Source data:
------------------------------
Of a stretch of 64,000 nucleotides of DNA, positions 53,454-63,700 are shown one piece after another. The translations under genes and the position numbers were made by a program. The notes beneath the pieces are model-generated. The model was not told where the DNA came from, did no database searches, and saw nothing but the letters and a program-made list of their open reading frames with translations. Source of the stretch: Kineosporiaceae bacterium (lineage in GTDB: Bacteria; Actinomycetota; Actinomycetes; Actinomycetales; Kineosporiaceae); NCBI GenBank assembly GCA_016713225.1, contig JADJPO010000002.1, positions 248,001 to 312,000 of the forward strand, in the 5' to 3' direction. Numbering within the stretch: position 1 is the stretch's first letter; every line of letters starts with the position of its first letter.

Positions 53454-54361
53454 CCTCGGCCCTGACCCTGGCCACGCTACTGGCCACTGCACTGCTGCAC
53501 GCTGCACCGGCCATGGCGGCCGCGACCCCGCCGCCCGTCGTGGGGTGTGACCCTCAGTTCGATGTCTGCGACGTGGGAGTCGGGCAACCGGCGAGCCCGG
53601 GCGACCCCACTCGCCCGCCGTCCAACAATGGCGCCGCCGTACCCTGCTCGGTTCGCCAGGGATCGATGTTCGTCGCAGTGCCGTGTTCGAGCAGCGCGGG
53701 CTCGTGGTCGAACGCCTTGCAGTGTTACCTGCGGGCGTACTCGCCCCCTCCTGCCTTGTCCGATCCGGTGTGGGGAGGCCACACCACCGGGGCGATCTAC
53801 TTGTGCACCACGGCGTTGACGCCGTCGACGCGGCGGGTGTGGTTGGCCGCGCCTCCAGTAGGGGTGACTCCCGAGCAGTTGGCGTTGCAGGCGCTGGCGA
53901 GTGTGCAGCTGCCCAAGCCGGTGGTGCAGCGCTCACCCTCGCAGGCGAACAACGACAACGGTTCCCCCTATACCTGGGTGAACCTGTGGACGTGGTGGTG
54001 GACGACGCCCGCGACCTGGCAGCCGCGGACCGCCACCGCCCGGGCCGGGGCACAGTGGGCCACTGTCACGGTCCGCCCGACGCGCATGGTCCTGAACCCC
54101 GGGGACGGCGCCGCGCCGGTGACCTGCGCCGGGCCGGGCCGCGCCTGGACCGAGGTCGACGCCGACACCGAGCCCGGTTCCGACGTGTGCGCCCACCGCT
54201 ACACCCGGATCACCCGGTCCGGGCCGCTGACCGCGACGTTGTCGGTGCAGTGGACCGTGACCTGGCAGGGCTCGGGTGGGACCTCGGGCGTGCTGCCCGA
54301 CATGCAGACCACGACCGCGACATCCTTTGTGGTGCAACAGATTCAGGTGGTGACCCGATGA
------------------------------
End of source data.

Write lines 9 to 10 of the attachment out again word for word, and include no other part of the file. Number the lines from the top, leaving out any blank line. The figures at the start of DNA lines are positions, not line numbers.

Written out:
54001 GACGACGCCCGCGACCTGGCAGCCGCGGACCGCCACCGCCCGGGCCGGGGCACAGTGGGCCACTGTCACGGTCCGCCCGACGCGCATGGTCCTGAACCCC
54101 GGGGACGGCGCCGCGCCGGTGACCTGCGCCGGGCCGGGCCGCGCCTGGACCGAGGTCGACGCCGACACCGAGCCCGGTTCCGACGTGTGCGCCCACCGCT